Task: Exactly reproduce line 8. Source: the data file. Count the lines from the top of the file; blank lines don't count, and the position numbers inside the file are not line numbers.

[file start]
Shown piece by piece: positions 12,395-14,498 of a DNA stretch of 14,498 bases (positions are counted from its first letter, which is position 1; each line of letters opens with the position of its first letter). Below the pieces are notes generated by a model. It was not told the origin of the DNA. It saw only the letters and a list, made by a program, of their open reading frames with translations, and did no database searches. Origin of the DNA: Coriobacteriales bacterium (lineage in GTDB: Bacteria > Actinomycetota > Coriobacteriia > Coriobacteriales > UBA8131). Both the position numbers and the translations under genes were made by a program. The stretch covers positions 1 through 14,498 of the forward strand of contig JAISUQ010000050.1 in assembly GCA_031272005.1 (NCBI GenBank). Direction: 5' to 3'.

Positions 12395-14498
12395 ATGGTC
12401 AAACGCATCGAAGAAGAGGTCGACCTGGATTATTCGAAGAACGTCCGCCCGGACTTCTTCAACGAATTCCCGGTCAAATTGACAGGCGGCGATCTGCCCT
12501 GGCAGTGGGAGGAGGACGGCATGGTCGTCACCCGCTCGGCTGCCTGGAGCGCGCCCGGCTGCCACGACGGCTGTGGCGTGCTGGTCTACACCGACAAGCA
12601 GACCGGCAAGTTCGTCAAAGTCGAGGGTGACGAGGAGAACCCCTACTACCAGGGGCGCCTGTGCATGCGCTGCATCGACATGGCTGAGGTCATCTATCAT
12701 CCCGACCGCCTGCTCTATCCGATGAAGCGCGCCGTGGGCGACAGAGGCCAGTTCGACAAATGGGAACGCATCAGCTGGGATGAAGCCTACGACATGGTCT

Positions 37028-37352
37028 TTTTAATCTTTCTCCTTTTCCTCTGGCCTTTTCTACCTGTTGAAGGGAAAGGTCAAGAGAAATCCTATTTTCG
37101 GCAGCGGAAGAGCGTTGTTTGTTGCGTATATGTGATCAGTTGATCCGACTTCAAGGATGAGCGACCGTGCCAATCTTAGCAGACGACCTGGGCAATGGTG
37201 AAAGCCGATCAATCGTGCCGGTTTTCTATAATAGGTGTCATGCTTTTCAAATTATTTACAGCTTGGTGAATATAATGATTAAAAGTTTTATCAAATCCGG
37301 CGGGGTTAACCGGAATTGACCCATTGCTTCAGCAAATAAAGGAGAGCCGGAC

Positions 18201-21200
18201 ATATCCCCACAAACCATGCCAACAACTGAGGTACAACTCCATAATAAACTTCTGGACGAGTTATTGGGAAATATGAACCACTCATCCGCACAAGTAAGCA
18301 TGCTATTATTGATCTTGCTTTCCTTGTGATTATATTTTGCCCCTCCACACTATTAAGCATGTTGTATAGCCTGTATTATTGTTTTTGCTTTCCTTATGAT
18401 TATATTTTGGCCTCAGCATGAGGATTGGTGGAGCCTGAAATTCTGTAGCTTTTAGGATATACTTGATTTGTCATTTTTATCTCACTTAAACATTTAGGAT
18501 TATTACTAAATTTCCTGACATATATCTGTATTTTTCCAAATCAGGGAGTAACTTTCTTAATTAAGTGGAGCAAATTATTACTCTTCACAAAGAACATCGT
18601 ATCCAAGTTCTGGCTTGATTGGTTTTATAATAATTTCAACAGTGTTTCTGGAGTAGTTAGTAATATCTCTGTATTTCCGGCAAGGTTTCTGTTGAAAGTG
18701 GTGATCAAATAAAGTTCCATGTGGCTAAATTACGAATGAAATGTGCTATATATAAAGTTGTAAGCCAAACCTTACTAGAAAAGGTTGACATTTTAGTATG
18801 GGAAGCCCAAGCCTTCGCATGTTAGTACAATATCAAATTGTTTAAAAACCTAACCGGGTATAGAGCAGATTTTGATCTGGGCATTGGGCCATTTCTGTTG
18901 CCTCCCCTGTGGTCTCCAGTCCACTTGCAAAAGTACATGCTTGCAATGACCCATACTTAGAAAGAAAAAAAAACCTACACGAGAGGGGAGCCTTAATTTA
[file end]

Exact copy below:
Positions 37028-37352